I swear I have been trying to write this post for like two weeks! Problem is, I’ve been so busy doing what this post is about that actually writing it has been hard to accomplish, which is okay, I guess.
ANYWAY. Enough about my new year’s writing slump! Let’s talk about cross training. I know we’ve all been told that it’s good for you, and that’s super true. I think cross training when you’re doing something extra crazy like pole dance is the only way to go. Rounding out your physical practice will only help your dancing and it will help prevent injuries and recover from them more quickly.
My cross training includes four activities: pole dance, aerial hoop, pure barre, and lots of stretchy time.
At the present moment, my aerial hoop practice is on the back burner for financial reasons, but when I am doing hoop along with pole, holy hell does it help with shoulder strength and awareness. I lovingly call the hoop my nemesis because parts of it scare me. The sensation of being completely off the floor while upside down is slightly terrifying, but by facing that fear on the hoop, it makes going upside down on a pole so much easier. The pole is fixed to the ground and, while you can eat shit falling off a pole, most likely you’ll just slide to the ground in a very, very silly position. Hoop is gorgeous (even if you sometimes shake like a chihuahua because upside down feels) and it’s another way to use your total body strength and awareness that is different than pole, but totally just as useful.
Pure Barre, which I’ve been doing a ton of lately, is such a good compliment to pole dancing. I was introduced to Pure Barre by my friend Lauren who gave me the most accurate description of it I’ve heard: “Pure Barre is like yoga, Pilates, and ballet all had an evil love child designed to kick your ass.” She’s right. It’s all isometric movements and for the first month that I did Pure Barre (at home with a DVD set) I was like, “What the fuck do you want me to do?” Because it focuses in so much on individual muscles, you really get to know your body, even parts you didn’t know you could stretch and strengthen. The other bonus is that every position is mean to help you work your core in some way as well, and that is tremendously useful for pole dance.
If I’m being honest, I kind of use Pure Barre to torture myself, but in a nice way. The other week, we were working on Rock Star in pole class and my Rock Star looks more like a Groupie because of my lack of active hip flexibility. I was displeased with that, so the next day I decided to do a Pure Barre seat workout, which helps with active flexibility in your outer hips. It hurt. My butt was on fire. It’s worth doing for the Rock Star. (But of course I have to keep training this way, because you don’t go from Groupie to Rock Star overnight).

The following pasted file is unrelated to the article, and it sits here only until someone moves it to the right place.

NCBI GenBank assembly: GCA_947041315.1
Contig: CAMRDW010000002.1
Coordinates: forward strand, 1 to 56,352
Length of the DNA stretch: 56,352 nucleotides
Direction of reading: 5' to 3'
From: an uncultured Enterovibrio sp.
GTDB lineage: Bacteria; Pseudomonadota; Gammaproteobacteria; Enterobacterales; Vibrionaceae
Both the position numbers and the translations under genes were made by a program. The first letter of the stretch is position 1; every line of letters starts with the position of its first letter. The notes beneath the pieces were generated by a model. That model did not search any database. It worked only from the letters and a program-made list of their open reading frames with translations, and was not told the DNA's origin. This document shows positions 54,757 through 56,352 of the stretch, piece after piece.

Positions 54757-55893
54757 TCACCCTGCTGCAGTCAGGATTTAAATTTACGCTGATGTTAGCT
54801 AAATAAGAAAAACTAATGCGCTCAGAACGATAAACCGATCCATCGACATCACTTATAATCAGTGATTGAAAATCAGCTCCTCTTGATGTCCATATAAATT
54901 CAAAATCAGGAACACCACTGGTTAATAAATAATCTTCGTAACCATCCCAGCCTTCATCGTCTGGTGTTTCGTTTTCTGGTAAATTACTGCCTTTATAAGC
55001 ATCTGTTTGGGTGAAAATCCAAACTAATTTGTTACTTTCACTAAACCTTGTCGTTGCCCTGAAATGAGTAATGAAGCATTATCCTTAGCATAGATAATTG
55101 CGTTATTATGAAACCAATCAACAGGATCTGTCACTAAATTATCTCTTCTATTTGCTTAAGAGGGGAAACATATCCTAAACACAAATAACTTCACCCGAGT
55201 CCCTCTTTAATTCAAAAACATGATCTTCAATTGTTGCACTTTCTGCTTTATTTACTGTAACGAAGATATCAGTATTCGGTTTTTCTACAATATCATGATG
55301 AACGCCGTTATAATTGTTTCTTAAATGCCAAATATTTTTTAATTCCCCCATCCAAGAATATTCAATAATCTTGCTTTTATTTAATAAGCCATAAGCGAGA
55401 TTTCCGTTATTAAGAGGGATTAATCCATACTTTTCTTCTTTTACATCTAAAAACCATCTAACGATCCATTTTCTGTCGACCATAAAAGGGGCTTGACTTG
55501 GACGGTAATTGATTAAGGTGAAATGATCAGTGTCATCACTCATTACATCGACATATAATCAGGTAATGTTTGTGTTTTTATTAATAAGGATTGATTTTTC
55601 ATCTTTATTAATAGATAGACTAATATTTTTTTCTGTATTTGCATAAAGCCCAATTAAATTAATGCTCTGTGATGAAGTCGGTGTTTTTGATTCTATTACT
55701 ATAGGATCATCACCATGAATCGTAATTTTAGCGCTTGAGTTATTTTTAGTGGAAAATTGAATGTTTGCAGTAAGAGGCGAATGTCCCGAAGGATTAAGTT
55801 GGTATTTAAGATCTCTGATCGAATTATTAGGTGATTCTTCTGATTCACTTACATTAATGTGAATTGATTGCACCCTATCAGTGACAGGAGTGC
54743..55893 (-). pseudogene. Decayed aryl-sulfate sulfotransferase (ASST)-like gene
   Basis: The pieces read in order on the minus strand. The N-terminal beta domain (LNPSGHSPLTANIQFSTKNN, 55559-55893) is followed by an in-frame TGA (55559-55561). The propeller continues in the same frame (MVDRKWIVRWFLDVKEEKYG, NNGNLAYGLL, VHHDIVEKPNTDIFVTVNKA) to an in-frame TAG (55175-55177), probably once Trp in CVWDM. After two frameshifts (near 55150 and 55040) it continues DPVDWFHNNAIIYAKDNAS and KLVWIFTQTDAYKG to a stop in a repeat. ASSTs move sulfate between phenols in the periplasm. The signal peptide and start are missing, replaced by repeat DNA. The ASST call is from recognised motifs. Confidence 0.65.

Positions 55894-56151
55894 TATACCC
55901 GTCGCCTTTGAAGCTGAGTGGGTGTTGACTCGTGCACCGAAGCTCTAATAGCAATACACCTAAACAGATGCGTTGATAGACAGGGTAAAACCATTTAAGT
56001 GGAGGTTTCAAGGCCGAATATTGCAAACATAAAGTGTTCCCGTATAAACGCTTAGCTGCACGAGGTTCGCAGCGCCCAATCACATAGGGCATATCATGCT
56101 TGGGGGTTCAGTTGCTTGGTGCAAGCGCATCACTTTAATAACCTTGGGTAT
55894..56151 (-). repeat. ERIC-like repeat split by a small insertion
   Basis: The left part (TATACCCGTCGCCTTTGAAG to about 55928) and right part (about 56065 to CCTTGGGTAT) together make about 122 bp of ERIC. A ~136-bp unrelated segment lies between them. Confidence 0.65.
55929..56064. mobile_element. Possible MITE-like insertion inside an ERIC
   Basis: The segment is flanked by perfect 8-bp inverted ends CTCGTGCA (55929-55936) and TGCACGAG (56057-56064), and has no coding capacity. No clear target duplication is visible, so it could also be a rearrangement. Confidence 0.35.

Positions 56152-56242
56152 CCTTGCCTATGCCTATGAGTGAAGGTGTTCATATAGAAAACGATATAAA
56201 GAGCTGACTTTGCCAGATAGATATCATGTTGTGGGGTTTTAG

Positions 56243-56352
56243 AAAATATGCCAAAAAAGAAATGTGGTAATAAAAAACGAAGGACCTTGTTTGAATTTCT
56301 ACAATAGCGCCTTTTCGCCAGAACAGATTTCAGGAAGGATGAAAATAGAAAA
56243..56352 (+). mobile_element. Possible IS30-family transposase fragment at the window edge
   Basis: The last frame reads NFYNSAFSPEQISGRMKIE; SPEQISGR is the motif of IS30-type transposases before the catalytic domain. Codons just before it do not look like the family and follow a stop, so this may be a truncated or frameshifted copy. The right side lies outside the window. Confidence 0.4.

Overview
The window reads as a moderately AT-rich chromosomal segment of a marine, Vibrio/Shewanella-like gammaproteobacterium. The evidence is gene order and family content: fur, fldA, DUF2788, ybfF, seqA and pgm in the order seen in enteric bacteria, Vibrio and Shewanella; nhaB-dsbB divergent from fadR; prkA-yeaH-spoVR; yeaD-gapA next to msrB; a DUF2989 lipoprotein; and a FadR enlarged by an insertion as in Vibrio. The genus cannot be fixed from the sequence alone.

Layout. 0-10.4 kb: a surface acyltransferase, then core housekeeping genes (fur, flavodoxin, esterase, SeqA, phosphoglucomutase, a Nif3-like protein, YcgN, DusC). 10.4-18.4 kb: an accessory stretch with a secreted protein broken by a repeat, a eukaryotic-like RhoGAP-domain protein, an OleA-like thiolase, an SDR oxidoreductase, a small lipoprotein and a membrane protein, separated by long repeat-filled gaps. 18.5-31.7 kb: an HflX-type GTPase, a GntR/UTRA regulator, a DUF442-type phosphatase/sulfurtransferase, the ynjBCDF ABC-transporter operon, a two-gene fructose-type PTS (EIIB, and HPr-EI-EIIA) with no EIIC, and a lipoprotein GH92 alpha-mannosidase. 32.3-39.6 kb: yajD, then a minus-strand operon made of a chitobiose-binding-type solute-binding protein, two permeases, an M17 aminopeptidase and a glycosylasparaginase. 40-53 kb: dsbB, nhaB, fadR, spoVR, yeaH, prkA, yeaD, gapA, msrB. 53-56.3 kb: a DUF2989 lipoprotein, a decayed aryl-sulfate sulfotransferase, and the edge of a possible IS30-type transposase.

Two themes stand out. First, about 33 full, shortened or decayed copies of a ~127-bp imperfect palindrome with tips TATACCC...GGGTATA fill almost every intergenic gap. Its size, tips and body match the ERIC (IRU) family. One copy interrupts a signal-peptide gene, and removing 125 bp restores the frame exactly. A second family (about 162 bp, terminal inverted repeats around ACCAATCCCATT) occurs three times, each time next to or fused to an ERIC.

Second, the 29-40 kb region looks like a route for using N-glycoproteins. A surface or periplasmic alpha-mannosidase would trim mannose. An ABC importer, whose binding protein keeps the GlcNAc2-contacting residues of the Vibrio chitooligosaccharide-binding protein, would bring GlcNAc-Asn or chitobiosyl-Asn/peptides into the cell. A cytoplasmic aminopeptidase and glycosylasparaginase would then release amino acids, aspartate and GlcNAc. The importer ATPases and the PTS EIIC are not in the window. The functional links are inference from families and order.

Pole dance always feels very global to me. It’s full body engagement, so it’s pretty hard for me to focus in on one specific muscle in class. So much is going on at once in any one move. Pure Barre helps me take the time to focus in on the local, very small components that are needed for all that global pole dance work.
Pure Barre is also a very nice lead in to my last piece of cross training. One of my favorite things to do is to go through a 30 minute Pure Barre DVD to get warm and then work on my flexibility. I try to work on it every single day. Admittedly, it’s sometimes hard to be motivated to do something that is as painful as improving your flexibility, but it’s so worth it.
I’m sure I’ve mentioned this before, but I have a crappy knee and for a long time it prevented me from training my flexibility. Thanks mostly to Pure Barre, that’s not the case anymore and, in fact, my knee feels better when I stretch. Flexibility training has also taught me a lot about how much I protect my knee and what aspects of that protection can be let go now that my injury is healed. Right now my flexibility work is very splits focused, but I do also try to work on my back flexibility when I can and I tend to group hand/headstand work in with this piece of my training.
The point is, no single activity can teach you everything that you need to know about your body. Different tasks bring different awareness around your body in space. Without each piece of my training, I’d be missing parts of an awareness that is useful for all of the physical activities that I love doing. So yes, cross training is good for you so you don’t hurt yourself, but it also makes you “smarter” and at times, I’ve even found that it helps me learn new things more quickly, because I’ve got such a strong, yet varied foundation. Here’s to doing ALL THE THINGS.